With a second visit scheduled for this city, once a major Allied stepping stone during the World War II invasion of Europe, and reservations at a seaside restaurant cell-phoned by the ship’s cook, Salvatore Punzo, we made notes over lunch of what we intended to do when we return in 10 days.
That evening, we sipped espresso on the Ellade’s bridge with the master, Captain Michele Siniscalchi, as we skimmed atop the silky sea into the two-mile wide mouth of the Strait of Messina separating Sicily from Italy’s mainland.
It took the better part of the next day to slip through the 400 Greek Islands – actually, 100 of them are Turkish – before docking at the Athenian port of Piraeus.
We walked to a nearby bus stop, got directions to the central agora (marketplace) and clambered aboard a bus headed that way. After our cameras captured some of the local customs and culture, we took a taxi for 3.5 euros – cabs are very inexpensive in Greece – to the Athen’s abutting Microlimano neighborhood. We climbed a small hill for a panoramic view of the Acropolis and Parthenon before picking out a waterfront bistro for lunch.
Conversation centered on the benefits of this boat trip. The low cost – our fare for five weeks was 1,551 euros each – topped the list. The facilities ranked almost as highly. Fellow passenger, British Columbian Bob, said: ‘This is the biggest cabin we have ever had, and that includes several cruise ships.’ Next was the ease of getting off and on the ship in each port without having to battle passels of other passengers.
The following day we were in Izmir, near Turkey’s ancient archeological city of Ephesus. We opted to look and loiter around the modern center of the town.



With only a few hours in Alexandria, we climbed into two taxis for a quick tour of some sites we never got to see because the two drivers extemporised and took us to other sites. The hair-raising drive itself was worth the money for even the most avid carnival-ride junky. The white lines on the roads seem to be for decorative purposes only.
Our visit to Limasol on the Greek’s south coast of Cyprus was an acute contrast. We hopped a bus for an 80-cent, 15-minute ride into town and had all day to meander around the market, mosque and medieval museum in the Byzantine castle where, according to tradition, Richard the Lionheart married Berengaria of Navarre and crowned her Queen of England in 1191.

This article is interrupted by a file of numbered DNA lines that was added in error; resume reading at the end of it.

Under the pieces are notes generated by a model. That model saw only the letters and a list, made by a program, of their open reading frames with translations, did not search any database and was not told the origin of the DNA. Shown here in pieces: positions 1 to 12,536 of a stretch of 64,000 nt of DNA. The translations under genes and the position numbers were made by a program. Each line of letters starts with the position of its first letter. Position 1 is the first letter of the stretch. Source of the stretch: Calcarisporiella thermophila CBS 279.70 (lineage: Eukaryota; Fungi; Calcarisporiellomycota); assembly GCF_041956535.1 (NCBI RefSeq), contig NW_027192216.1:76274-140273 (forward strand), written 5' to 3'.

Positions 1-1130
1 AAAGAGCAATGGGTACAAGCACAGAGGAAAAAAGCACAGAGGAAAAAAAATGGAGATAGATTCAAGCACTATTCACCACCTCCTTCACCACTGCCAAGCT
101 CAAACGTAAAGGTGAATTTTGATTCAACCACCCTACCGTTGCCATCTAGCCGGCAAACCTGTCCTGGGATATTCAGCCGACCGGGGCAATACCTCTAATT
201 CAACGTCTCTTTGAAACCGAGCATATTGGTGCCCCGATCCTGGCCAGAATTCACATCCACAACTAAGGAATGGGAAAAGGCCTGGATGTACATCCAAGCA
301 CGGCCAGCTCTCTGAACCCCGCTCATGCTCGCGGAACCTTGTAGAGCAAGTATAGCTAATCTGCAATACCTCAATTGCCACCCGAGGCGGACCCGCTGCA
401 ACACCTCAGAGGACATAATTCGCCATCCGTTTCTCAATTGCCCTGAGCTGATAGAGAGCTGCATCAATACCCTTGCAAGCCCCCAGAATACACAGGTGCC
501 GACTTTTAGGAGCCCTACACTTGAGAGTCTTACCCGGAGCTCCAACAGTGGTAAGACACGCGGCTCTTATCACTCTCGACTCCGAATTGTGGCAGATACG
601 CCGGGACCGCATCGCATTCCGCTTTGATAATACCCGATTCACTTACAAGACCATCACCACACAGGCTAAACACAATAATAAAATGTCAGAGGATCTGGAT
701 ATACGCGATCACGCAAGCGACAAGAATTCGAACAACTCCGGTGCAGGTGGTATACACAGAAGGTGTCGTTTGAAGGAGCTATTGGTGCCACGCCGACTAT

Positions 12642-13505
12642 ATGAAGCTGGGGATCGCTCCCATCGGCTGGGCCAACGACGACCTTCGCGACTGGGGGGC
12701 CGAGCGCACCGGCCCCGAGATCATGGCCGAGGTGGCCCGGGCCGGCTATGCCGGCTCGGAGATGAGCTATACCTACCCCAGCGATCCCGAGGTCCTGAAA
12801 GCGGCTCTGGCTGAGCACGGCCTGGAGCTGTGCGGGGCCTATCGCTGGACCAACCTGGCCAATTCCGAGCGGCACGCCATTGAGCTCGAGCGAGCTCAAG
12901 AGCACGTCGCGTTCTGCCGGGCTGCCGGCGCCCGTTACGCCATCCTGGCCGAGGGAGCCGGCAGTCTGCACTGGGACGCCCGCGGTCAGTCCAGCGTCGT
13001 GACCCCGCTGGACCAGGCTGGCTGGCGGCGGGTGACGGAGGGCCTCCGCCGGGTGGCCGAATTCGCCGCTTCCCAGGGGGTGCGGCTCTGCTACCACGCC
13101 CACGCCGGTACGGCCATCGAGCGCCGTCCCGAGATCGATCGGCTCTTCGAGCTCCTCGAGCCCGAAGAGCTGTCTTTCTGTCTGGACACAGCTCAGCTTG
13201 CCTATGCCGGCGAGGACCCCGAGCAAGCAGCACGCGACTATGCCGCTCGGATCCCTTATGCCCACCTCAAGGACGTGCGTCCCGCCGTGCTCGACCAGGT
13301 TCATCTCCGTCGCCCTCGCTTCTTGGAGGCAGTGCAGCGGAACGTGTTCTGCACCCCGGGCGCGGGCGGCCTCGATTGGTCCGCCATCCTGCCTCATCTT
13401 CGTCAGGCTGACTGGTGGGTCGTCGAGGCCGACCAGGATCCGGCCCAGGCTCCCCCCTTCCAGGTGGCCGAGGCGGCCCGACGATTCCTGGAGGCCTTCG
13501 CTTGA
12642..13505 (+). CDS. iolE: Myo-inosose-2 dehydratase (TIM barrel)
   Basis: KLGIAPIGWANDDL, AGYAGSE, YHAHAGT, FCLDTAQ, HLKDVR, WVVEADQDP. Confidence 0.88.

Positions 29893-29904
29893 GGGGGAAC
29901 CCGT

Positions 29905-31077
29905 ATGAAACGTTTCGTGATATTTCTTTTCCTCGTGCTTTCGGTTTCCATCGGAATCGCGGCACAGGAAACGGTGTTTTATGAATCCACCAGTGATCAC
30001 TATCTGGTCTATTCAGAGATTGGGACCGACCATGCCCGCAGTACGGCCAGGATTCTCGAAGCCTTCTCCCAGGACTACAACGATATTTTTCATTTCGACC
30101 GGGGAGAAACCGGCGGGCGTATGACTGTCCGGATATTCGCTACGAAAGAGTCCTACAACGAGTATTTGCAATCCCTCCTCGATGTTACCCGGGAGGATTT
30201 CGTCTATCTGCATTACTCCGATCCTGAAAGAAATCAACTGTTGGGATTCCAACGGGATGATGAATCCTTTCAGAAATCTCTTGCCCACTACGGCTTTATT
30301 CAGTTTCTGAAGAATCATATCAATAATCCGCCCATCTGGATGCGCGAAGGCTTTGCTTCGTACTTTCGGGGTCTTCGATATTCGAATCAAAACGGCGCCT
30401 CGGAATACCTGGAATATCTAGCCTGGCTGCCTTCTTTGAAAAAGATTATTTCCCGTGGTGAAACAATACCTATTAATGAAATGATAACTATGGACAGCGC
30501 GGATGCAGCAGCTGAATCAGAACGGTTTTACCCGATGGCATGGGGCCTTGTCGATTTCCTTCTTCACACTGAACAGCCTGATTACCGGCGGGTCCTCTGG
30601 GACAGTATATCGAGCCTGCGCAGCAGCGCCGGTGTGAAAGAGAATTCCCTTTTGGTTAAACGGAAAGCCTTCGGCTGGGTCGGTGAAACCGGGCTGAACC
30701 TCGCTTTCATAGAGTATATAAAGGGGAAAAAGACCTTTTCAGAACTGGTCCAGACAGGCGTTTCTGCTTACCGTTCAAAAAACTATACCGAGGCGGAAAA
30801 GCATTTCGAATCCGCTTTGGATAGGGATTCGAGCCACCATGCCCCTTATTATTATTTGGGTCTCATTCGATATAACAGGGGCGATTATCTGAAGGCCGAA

We were awakened the following morning by the rumbling anchor chain and spent the day rolling gently among a dozen or so other ships awaiting the Israeli port of Ashdod to reopen at sundown. We arrived on the Sabbath, when the whole country shuts down. ‘It’s just like Sunday in Italy’, said chief engineer Antonino Esposito.
It gave us the day to do laundry, trim hair, manicure hands and/or feet, and lounge in the sun on deck chairs. Other shipboard pastimes included writing Christmas cards or knitting afghans while listening to the music from CDs, watching movies or checking the Milky Way and counting the shooting stars. And we raided the kitchen for tidbits and sipped libations purchased from the cook. Wine was served with lunch and dinner. Meals were served at 7:30am, 11am and 6pm. Those hours and the periods in ports became the only important markers as time lost all meaning.



We arranged, through the Grimaldi agent, for a 10-passenger bus and guide to take all of us for a tour of Jerusalem. It was a bit difficult to feel the spirit in the Holy City because of our haste, the clamor and commercialism, and the packs of pilgrims pushing and prodding their way through the narrow streets and archways.
A side trip to Bethlehem on a nearby hill was scrapped by the lack of time and the need to change vehicles, guide and driver because our Israeli team was not allowed into the West Bank city that is controlled by Christian Palestinians. Besides, dinner on board, prepared a la Napolitano by Salvatore, sounded just as appealing as any we would have found ashore. Pasta in all its modes, calamari, thinly sliced beef, assorted cheeses, gelato, roast chicken, fresh fish and pizza were only a few of entrees. Steward Milen Slavov capped every meal with a steaming espresso or cappuccino.
With all day in Salerno the second time, we got to see more of the town, including the cathedral that houses the bones of St. Matthew and the Norman castle straddling a rocky outcropping 900 feet atop the town.
Amalfi coast offers some of the most beautiful village and ocean views in all of Europe, but the views from the town of Ravello – perched above the gulf of Salerno – feel like a shortcut to paradise.
We sailed by the candy-like lights of the Amalfi coast that mellow Mediterranean evening before pointing north to Savona. It was late afternoon when we slid into an Italian Riviera town to berth overnight.